Microsoft's BizSpark and open source

Will the BizSpark program impact the use of open source by startups?

Port25 is reporting that Microsoft's new program to encourage startups to use Microsoft technology:

BizSpark is available globally to privately held startups that are building a software-based product or service, that have been in business less than three years, and have less than $1 million in revenue.

It also provides startups with software, support and visibility early in their life cycle when those resources are most needed and least affordable. As such, Microsoft has decided that the $100 program fee will be made payable when the company leaves the program rather than upfront when joining.


These offerings make it easier for developers to bring PHP and .NET Web applications to market faster, with a streamlined download, install and configure experience, as well as design and development integration and pre-packaged open source applications that run well on the Microsoft Web Platform.

BizSpark members will also get access to the community technology preview of the Azure Services Platform, which was announced last month at the Microsoft Professional Developers Conference in Los Angeles.

Startups accepted into the program will have access to Microsoft's software free of charge for three years. The BizSpark program understands and accepts that some startups will mix Microsoft and open source technologies. That's a smart move. Also, since Azure is expected to treat (some?) open source as a first-class citizen, Microsoft could address the open source usage needs of startups, without having to pass that revenue opportunity to someone else. Another smart move.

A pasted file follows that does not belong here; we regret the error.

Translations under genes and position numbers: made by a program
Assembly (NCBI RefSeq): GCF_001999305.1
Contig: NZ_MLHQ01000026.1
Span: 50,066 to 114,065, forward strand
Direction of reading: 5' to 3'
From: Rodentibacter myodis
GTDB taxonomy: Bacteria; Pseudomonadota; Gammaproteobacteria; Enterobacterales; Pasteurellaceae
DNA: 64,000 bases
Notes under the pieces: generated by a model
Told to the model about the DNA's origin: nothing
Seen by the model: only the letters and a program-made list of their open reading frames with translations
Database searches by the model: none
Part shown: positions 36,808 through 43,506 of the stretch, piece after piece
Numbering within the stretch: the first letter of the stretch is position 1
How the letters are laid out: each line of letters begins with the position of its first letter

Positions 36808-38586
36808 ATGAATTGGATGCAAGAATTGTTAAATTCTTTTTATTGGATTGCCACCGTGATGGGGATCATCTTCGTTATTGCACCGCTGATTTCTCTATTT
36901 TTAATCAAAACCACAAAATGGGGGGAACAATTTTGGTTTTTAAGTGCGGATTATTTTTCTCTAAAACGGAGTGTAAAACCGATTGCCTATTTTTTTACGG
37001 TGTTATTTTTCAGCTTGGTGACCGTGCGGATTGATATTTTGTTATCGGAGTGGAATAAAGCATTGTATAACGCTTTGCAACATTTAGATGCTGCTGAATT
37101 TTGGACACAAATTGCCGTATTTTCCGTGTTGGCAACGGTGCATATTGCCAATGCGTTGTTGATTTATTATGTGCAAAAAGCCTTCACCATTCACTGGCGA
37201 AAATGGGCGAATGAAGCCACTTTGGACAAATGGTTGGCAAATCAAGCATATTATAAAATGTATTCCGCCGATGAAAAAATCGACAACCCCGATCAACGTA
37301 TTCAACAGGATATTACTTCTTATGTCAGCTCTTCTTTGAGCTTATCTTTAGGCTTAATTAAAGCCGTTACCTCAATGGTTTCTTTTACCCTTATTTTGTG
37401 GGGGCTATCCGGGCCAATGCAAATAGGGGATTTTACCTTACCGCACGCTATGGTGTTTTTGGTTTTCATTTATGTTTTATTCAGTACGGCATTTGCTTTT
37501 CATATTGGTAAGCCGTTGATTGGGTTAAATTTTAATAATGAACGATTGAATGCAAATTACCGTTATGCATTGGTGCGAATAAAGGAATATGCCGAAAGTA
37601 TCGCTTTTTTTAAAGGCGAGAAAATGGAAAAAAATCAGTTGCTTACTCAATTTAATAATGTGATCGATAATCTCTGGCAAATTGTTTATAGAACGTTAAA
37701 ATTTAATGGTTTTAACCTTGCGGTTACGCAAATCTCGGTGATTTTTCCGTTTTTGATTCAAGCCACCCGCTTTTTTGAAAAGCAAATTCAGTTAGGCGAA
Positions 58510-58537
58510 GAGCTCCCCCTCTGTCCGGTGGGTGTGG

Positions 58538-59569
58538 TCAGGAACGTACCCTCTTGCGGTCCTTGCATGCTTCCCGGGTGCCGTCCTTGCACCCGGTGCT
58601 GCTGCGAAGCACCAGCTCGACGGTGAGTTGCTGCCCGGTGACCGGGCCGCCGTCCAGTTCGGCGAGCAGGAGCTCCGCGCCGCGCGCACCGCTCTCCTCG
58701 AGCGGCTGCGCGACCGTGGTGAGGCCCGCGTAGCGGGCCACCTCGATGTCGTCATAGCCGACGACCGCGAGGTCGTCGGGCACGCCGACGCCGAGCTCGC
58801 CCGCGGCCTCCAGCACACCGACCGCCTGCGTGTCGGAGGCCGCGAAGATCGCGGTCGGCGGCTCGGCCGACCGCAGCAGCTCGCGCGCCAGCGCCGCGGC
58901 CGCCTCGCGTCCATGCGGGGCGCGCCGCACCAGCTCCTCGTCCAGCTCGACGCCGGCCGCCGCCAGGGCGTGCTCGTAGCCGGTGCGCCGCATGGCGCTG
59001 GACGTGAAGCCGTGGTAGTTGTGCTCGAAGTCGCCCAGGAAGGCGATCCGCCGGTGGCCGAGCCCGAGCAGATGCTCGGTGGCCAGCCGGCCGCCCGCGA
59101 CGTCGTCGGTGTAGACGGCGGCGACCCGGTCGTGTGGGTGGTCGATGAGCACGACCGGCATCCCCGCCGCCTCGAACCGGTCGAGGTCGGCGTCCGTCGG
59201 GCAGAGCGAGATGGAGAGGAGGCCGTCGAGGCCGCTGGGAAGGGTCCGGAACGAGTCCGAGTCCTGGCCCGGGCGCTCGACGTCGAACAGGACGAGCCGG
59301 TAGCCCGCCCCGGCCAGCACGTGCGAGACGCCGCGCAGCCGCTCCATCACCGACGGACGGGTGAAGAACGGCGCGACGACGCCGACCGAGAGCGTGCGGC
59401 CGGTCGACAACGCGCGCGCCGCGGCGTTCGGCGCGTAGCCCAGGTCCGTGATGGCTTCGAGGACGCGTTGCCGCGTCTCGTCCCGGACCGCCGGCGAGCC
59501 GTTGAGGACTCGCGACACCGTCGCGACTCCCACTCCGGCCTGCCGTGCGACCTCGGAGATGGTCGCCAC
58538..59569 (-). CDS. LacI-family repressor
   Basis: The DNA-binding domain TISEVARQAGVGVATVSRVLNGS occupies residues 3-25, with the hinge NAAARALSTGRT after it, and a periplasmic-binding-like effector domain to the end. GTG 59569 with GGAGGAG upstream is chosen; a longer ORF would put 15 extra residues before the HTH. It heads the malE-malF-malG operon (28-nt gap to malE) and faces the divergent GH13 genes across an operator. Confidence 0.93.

[ For InfoWorld's take on Microsoft's new venture, read Paul Krill's story "Microsoft launches BizSpark to boost Azure" ]

OStatic suggests that BizSpark is a direct shot at Open Source. But hey, competition is good. Also, as great as any technology or technology provider is, choice is always better.

It'll be interesting to watch the BizSpark uptake. Startups considering a pure open source stack may reconsider. Alternatively, the prospect of having to pay for a Microsoft license in three years may be too daunting for some startups, although (most) successful startups eventually end up paying for open source subscriptions/support or migrate to a commercial software product. Azure's pricing could reduce the TCO (total cost of ownership) disparity between a full open source stack and a mixed stack on Azure. Well, at least that should be the design goal. Interesting times ahead.

If you had a startup, would you be signing up for BizSpark?

p.s.: I should state: "The postings on this site are my own and don't necessarily represent IBM's positions, strategies, or opinions."

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